Thursday, July 10, 2008
The Racket on the Farm
There is no getting any rest on the farm for the city girl. My niece Erin, who has come to visit, has dark circles under her eyes and yawns more than any normal American sixteen-year-old kid has a right to. And it’s not because she’s used to the clamor of the city—horns honking, bottles breaking, laughter and tinny music coming from the alley, and this is dead quiet. Too quiet. That’s not it at all. In fact, it’s just the opposite. She claims Spot the Donkey hee-haws in the middle of the night and wakes her up. I hear nothing. She said a wild animal of some sort, something very big and ferocious, perhaps a grizzly bear, or even Bigfoot himself, woke her up after Spot was done with his shenanigans. Then The Big Stupid, who recently found his voice and whose bark is deep and full-bodied like what would come from a very large breed such as a St. Bernard (we don’t know what he is, adopted from the pound, he’s like a potluck supper), spotted deer encroaching on my garden on the side of the garage and he ran from window to window barking at them. I imagine he was thinking, “Hmm, this bark comes in handy,” amazed at himself. I went down to pee and let him out. He can’t catch the deer but he’s good at scaring them away.
After that commotion was over, Erin said the cows were mooing. I didn’t hear that either. I’m not saying the girl is lying. But she’s got one set of ears on her.
After the cows, when she finally drifted back to sleep, she had a dream her cell phone was ringing and it was on vibrate. She jumped up and nearly hit her head on the shutter next to the bed. Turns out it wasn’t the phone at all but the rare king bee buzzing against the screen, dive-bombing it, trying to bust through. (In truth, there is no such thing as a rare king bee, as far as I know, but there’s a humongous bee around here, about as big as a man’s big toe, that we felt we were within our rights renaming, considering no one will know and we have no idea what kind of bee he really is. But he’s a monster.)
Throughout the night, the frogs croaked like this was the bayou and the resident whippoorwill called from somewhere in the black trees on the edge of the horses’ field. These noises I know were happening because I hear them myself all the time. Not only the frogs and the whippoorwill, but crickets and an owl. Erin said it’s worse than living over a tavern that does karaoke on Friday nights and has brawls in the gravel parking lot when last call is over—all the noises around here. I’m pooh-poohing that. You can’t compare the lonely sound of the whippoorwill! whippoorwill! whippoorwill! to a drunk guy singing “Taking Care of Business.”
When the first light came and I was on the porch having my morning coffee, I heard the neighbor’s rooster. That’s my favorite farm sound, a rooster cockadoodledooing. In the background, there was a cacophony of assorted bird songs, tweeting and twittering and whistling, starting their day, looking for worms and rotten cherries that dropped from the trees—easy pickin’s. Apparently, some of these birds hang out by Erin’s window and flutter against the glass up top. Flap. Flap. Flap. Maybe they’re building a nest up there, in the eaves or on the sill, I don’t know.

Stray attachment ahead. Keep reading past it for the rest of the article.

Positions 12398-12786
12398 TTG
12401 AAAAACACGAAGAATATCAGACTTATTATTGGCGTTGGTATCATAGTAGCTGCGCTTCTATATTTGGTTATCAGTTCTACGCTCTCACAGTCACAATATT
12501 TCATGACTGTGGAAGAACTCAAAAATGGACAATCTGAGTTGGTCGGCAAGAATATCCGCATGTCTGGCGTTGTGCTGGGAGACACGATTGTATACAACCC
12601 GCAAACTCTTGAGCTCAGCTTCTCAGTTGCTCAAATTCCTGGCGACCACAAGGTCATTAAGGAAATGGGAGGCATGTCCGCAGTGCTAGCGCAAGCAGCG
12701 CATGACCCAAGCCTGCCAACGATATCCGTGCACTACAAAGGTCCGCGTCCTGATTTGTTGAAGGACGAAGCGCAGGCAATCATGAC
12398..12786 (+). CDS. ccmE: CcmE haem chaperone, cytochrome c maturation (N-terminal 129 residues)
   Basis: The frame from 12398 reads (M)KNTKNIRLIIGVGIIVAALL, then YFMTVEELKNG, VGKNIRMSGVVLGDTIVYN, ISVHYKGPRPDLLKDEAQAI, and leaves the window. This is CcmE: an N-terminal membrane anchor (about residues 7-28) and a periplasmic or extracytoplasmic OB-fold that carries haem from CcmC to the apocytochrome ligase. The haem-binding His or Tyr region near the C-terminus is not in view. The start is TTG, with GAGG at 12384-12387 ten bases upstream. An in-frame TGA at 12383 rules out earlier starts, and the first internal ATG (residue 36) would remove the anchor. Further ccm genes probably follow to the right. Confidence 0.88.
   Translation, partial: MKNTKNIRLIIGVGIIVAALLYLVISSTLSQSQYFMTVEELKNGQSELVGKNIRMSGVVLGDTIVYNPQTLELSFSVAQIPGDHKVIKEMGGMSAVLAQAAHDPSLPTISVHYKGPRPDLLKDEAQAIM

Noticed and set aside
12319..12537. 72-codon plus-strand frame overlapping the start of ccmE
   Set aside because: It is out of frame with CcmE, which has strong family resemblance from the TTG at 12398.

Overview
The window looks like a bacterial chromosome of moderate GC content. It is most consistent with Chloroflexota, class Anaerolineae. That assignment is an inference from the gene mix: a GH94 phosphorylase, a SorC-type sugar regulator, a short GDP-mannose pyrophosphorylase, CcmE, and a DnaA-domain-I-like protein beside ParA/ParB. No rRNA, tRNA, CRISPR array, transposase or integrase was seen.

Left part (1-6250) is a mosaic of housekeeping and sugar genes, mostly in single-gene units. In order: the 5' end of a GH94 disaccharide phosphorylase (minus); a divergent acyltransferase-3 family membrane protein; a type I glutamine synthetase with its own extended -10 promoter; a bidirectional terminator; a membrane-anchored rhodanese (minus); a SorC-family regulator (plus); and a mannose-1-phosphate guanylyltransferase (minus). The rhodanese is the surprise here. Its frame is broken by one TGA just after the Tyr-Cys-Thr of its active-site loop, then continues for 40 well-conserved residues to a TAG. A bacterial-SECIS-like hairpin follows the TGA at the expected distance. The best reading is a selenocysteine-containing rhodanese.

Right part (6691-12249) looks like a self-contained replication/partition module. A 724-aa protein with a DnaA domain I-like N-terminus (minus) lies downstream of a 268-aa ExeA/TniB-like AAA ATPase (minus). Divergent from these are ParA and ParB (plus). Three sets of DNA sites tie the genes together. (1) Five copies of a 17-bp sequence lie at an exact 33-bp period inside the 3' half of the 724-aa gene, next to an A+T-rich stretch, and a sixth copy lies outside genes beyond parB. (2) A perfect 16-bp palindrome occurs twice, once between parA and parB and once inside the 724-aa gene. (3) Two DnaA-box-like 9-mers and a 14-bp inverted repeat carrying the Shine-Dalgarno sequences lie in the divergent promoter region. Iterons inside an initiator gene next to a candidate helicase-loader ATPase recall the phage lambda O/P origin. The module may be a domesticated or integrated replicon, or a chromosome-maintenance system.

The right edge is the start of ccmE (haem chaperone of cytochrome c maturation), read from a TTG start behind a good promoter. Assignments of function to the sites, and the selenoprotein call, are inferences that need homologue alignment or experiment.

Included in the morning songs of the birds was a hummingbird, about the size of the rare king bee. He was like a miniature engine zooming around the purple flowers on my hostas. Not long after, Eldon came around on his tractor. He tipped his straw hat when he went by. Then Kurt’s alarm went off. That’s a whole racket in itself. That clock rings incessantly and shatters all peace and quiet within a two-acre radius for a good half hour every morning. I have to go up there myself and hit the snooze button at least twice and shake him and lie and say it’s later than it is and we’re all getting a headache from the ringing so please get up, before he will finally struggle out of the sheets and shut it off. Sometimes he curses. He’s been known to stomp. There have been occasions where I was outside with some service provider, the blacksmith for instance, and he’d look up and ask, “What’s that ringing?”
“Oh, that’s Kurt’s alarm clock. He’ll get it sooner or later.” Then I pretend I don’t hear it. And the blacksmith goes along with it and keeps right on nailing like he doesn’t hear it either.
But if you’re sleeping in the room right next door, or trying to, it’s no use.
Right around that time, MoJo the Siamese cat, known for being vocal, starts meowing. He wants in. He wants out. He wants in. I think he meows mainly to hear his own voice because it doesn’t matter what you give him; he’ll find something else to meow about. Sometimes he rubs up against the dog who innocently leans down and sniffs him. Then all hell breaks loose. “Don’t touch me!” He hisses and whacks the dog. The Big Stupid yelps and runs around in circles, skids across the floor, tail clamped to his butt, while MoJo screams at him, occasionally reaches out for another swat, and the dog goes faster, his nails clicking on the floor, until he crashes into the sink or rolls under the table knocking a chair over. In other words, the fur is flying and the sun is barely up.
Add to that the physical labor this city girl has been doing, chores she’s not used to—picking up manure, weeding the garden, sweeping the barn, carrying buckets of water…and this kid is pooped. Therefore she has been partaking in the afternoon nap, of which I myself am an aficionado of. She gets in maybe an hour on the couch before the afternoon thunderstorms start and it sounds like we are being bombed.